ChargePoint

Supporting rapid business growth with Box

PROBLEM

The fast-growing EV market is ChargePoint's for the taking — but only if it scales more quickly than its many competitors. Shadow IT and legacy network file shares couldn't support the growing business: the company needed a secure, compliant and easy-to-use solution to power business processes across offices and with external partners and agencies.

 
SOLUTION

ChargePoint employees use Box as a central hub to work with external manufacturers, vendors and regulators. Sales reps use the Box and Salesforce integration to support the deal process. The legal team manages contract processes in Box. 

 

OUTCOME

ChargePoint has a quicker time to market because employees are more productive and work seamlessly across the extended enterprise. Sales and contract cycle times are faster. Risk is reduced and costs are cut by replacing specialized LOB solutions, file shares and unsanctioned consumer applications with Box. 

Electric vehicles used to be a boutique market, but as more and more car makers have put out affordable electric options — Tesla, BMW, Nissan, Chevrolet, Ford, Volkswagen and Kia among them — the market has seen tremendous growth in recent years. Today, as we drive past shopping centers and downtown commercial strips, we're sure to pass at least a handful of EV charging stations, and plenty of us pull in. As a culture, we're starting to reimagine transportation, with EV cars and the "fleetification" of transportation as critical elements in modern urban design.

ChargePoint is a startup driven by (and driving) this exhilarating and swiftly progressing market. Helping consumers and businesses make the switch to electric, the company is rapidly building the world's largest seamless, interconnected charging experience to make it easier and more convenient for vehicle owners to charge their EV vehicles anywhere — a critical factor in making EV ownership efficient. "The days of us stopping at a gas station to charge are being transformed to charge our cars where we park," says Sasan Vossoughi, CIO of ChargePoint. "It's a change in behavior and a change for the better in our environment."

For ChargePoint, having an intelligent network is considered a competitive advantage. Only 10 years old but in a leadership role in the EV charging field, ChargePoint is now experiencing hockey-stick growth. Vossoughi knows that this growth must be supported by an integrated tech stack to enable today's generation of workers, constantly evolving internal processes and ChargePoint's global footprint.

 

Building a smooth employee experience with best-of-breed tools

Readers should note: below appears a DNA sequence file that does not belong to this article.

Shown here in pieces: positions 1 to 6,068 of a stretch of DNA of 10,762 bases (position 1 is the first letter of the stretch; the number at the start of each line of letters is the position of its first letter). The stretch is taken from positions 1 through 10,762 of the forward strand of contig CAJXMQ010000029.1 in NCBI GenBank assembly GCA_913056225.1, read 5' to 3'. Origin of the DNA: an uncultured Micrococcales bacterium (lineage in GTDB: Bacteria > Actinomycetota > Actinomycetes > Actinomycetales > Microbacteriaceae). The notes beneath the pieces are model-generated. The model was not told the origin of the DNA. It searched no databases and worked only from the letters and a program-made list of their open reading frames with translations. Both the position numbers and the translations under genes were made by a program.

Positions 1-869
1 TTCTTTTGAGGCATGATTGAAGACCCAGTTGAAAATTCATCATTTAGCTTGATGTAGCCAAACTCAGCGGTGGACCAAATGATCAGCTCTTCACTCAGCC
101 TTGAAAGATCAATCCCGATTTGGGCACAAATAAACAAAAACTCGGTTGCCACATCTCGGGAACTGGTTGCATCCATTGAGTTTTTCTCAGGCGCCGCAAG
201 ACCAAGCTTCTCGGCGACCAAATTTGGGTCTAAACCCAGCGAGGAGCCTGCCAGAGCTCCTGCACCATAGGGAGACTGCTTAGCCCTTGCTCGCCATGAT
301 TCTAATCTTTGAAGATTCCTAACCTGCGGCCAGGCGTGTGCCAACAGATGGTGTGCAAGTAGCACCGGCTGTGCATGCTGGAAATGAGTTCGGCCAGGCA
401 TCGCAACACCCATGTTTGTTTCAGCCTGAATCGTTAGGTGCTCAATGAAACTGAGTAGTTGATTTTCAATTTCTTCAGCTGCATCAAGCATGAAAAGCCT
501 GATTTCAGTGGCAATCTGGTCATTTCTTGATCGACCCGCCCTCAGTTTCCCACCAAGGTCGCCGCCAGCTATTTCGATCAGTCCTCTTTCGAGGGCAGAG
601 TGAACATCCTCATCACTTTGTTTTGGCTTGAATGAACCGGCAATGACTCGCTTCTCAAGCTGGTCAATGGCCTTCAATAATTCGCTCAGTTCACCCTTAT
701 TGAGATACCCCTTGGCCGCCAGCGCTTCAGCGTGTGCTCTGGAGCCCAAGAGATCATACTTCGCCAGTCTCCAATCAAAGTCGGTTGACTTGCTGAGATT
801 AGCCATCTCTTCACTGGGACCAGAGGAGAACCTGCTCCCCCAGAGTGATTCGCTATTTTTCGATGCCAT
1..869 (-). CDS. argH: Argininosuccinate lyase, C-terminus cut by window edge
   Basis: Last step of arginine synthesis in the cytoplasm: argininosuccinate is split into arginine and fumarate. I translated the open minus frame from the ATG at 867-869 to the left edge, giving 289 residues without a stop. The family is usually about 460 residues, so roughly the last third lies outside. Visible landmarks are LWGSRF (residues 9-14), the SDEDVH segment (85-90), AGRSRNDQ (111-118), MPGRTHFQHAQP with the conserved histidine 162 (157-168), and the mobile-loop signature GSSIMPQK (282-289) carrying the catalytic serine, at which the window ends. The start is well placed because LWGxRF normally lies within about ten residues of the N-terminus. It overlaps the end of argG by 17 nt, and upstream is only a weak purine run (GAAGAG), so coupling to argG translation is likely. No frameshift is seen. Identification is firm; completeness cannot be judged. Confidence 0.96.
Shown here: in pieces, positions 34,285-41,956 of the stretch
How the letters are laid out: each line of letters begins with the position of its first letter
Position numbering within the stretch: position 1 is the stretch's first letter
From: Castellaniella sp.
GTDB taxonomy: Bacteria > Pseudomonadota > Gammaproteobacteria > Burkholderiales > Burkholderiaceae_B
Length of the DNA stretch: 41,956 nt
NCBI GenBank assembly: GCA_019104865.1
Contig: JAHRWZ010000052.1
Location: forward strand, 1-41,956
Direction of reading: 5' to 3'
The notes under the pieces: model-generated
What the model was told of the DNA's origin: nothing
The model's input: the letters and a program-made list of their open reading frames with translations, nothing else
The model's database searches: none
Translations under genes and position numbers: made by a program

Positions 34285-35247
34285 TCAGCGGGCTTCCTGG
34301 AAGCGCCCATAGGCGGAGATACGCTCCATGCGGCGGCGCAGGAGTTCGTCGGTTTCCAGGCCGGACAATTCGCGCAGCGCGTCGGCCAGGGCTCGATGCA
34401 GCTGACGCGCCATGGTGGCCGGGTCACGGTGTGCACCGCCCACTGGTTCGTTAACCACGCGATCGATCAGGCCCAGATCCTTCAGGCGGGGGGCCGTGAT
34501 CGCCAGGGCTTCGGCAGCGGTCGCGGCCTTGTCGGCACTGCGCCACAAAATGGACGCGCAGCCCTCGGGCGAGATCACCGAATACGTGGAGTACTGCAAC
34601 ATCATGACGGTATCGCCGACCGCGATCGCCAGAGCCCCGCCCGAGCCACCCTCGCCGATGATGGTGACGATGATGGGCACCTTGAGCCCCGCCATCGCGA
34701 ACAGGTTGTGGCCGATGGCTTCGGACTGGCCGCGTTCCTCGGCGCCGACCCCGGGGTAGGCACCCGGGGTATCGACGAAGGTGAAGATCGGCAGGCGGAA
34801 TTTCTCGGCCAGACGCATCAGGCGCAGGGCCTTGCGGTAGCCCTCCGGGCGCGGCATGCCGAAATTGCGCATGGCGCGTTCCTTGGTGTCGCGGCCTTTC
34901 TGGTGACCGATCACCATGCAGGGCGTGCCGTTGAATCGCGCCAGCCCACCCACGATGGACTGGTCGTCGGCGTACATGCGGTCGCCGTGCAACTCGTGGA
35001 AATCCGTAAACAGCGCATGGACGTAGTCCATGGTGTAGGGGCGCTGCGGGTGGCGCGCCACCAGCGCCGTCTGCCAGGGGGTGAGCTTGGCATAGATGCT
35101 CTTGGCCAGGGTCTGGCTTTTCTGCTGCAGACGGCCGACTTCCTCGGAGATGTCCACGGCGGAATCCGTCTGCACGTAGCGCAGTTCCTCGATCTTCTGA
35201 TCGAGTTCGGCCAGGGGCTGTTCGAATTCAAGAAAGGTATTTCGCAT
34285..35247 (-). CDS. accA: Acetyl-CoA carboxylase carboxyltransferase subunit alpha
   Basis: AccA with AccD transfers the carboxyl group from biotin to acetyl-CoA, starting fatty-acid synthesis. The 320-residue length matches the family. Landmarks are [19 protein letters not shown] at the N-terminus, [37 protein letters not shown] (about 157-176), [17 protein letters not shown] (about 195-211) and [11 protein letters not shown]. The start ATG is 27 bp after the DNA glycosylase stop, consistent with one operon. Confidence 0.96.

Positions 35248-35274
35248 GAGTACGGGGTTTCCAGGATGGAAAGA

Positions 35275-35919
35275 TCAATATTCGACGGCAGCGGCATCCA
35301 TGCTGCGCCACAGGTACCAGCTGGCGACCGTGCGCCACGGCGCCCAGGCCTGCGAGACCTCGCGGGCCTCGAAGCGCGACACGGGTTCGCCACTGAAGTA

In the early days, with the whole company in a single office, unified collaboration tools weren't seen as critical because colleagues could walk up to each other's desks to chat. But as ChargePoint developed a bigger corporate campus with multiple buildings and opened international offices, all of these different, sometimes redundant, hard-to-control systems became a hindrance to collaboration and productivity. 

When Vossoughi came in, IT and content management were fragmented across the company. "We were in an environment where each group was doing something different," he explains. "Some people were using Dropbox, some were using file servers and some were using Box. There was a lot of content scattered about on laptop hard drives, and users were complaining they couldn't find things."

With employees scattered across the globe, Vossoughi says, "I've had to think about how to ensure that the culture of collaboration that we had stays intact, and support it with tools and a vision. You need to put different pieces of the foundation in place in order to build a way for employees to collaborate easily." ChargePoint's CEO had asked Vossoughi to look at eliminating hard drives on all employee laptops and find a secure, centralized solution for content collaboration. ChargePoint uses Office 365, so OneDrive was one potential option. But as Vossoughi says, "I haven't found anybody who says 'We have to have OneDrive.' It has a lot of limitations. It works mostly with Microsoft products, and that's not how business works today. Instead of improving our collaboration, it compartmentalizes our content into silos, and then we end up with the same fragmentation problem."

By providing a central, secure content layer, Box was the intelligent solution for collaboration around documents and smoother processes. Now, employees can work out of the various apps they're already used to — Slack, Jira, email and soon SFDC — across ChargePoint's best-of-breed tech stack with Box as a unified content layer. He explains, "Within an application, you don't have to come out of the application, you can just access content in Box from there. You're not sacrificing the user experience." 

 

"The majority of a modern IT org is integration. Building on a digitization strategy today is not just about ensuring that ERP and CRM are integrated, but making sure there is a seamless integration between all apps plus collaboration, content and unified communication."

Sasan Vossoughi, CIO, ChargePoint

 

He has also introduced Slack for casual communication, and he's now looking to integrate NetSuite and Salesforce with Box so that all content will live on a single platform. Box, as that centralized content platform, will eliminate the risks inherent in using multiple cloud-based storage apps, and tools such as Netskope will help by monitoring potential unauthorized access. With all of the foundational pieces in place, the next step is to bring all of it together and use something like Workplace by Facebook to create a seamless collaboration and communication platform via an Intranet.